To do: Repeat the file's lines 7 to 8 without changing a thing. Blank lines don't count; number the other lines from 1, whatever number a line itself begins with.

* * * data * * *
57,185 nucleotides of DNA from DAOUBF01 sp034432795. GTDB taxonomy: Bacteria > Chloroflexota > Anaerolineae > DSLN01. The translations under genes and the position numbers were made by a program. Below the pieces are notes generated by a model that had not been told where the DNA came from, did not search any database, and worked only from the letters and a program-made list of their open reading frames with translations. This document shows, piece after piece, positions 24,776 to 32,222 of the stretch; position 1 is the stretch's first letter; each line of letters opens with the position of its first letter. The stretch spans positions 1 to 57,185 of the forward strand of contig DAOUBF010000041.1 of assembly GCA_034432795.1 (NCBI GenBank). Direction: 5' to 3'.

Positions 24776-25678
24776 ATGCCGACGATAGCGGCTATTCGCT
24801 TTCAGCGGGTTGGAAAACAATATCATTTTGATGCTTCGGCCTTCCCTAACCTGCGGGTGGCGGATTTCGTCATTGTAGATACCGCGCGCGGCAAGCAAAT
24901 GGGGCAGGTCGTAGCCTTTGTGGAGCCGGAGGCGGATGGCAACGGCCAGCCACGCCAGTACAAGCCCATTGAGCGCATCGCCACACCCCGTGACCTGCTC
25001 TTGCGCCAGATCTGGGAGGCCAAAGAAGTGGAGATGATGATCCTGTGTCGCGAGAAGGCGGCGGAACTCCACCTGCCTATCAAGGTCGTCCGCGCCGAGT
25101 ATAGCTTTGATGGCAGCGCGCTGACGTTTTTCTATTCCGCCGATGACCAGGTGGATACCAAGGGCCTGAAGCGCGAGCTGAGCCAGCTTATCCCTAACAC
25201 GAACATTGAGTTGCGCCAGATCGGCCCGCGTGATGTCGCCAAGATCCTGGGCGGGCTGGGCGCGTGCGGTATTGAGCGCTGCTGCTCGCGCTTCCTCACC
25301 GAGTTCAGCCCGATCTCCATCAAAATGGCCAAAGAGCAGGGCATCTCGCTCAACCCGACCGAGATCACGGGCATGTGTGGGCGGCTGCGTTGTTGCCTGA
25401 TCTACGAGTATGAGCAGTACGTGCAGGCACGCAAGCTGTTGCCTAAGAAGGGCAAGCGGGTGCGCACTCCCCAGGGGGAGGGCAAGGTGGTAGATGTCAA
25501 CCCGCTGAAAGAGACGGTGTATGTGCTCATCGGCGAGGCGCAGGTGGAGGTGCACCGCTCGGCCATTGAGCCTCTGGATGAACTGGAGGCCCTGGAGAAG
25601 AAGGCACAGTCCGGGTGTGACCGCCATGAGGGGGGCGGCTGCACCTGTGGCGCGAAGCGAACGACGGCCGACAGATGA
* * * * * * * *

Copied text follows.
25101 ATAGCTTTGATGGCAGCGCGCTGACGTTTTTCTATTCCGCCGATGACCAGGTGGATACCAAGGGCCTGAAGCGCGAGCTGAGCCAGCTTATCCCTAACAC
25201 GAACATTGAGTTGCGCCAGATCGGCCCGCGTGATGTCGCCAAGATCCTGGGCGGGCTGGGCGCGTGCGGTATTGAGCGCTGCTGCTCGCGCTTCCTCACC